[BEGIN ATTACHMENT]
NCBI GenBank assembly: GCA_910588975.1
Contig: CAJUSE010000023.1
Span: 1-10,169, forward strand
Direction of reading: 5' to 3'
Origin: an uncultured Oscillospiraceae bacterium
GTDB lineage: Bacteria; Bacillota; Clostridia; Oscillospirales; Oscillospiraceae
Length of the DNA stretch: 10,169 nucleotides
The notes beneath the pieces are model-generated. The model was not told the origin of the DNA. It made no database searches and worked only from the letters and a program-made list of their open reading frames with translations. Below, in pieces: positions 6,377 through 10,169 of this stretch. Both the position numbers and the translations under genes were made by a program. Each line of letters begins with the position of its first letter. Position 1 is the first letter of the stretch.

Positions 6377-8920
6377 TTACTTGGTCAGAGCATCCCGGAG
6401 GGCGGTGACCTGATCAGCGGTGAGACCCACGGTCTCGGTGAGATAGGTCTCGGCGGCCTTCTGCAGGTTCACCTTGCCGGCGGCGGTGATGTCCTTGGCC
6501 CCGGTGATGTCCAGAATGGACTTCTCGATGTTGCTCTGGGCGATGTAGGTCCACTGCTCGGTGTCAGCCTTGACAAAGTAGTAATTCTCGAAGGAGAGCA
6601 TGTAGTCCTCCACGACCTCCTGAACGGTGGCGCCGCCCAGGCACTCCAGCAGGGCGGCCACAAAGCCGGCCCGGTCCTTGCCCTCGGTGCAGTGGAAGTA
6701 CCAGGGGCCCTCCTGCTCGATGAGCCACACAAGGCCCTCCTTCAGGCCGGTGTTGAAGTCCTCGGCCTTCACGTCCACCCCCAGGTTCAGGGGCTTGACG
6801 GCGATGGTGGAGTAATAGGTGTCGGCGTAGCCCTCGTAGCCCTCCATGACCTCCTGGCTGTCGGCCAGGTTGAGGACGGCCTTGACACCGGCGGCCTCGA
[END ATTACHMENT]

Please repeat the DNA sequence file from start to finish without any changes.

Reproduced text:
NCBI GenBank assembly: GCA_910588975.1
Contig: CAJUSE010000023.1
Span: 1-10,169, forward strand
Direction of reading: 5' to 3'
Origin: an uncultured Oscillospiraceae bacterium
GTDB lineage: Bacteria; Bacillota; Clostridia; Oscillospirales; Oscillospiraceae
Length of the DNA stretch: 10,169 nucleotides
The notes beneath the pieces are model-generated. The model was not told the origin of the DNA. It made no database searches and worked only from the letters and a program-made list of their open reading frames with translations. Below, in pieces: positions 6,377 through 10,169 of this stretch. Both the position numbers and the translations under genes were made by a program. Each line of letters begins with the position of its first letter. Position 1 is the first letter of the stretch.

Positions 6377-8920
6377 TTACTTGGTCAGAGCATCCCGGAG
6401 GGCGGTGACCTGATCAGCGGTGAGACCCACGGTCTCGGTGAGATAGGTCTCGGCGGCCTTCTGCAGGTTCACCTTGCCGGCGGCGGTGATGTCCTTGGCC
6501 CCGGTGATGTCCAGAATGGACTTCTCGATGTTGCTCTGGGCGATGTAGGTCCACTGCTCGGTGTCAGCCTTGACAAAGTAGTAATTCTCGAAGGAGAGCA
6601 TGTAGTCCTCCACGACCTCCTGAACGGTGGCGCCGCCCAGGCACTCCAGCAGGGCGGCCACAAAGCCGGCCCGGTCCTTGCCCTCGGTGCAGTGGAAGTA
6701 CCAGGGGCCCTCCTGCTCGATGAGCCACACAAGGCCCTCCTTCAGGCCGGTGTTGAAGTCCTCGGCCTTCACGTCCACCCCCAGGTTCAGGGGCTTGACG
6801 GCGATGGTGGAGTAATAGGTGTCGGCGTAGCCCTCGTAGCCCTCCATGACCTCCTGGCTGTCGGCCAGGTTGAGGACGGCCTTGACACCGGCGGCCTCGA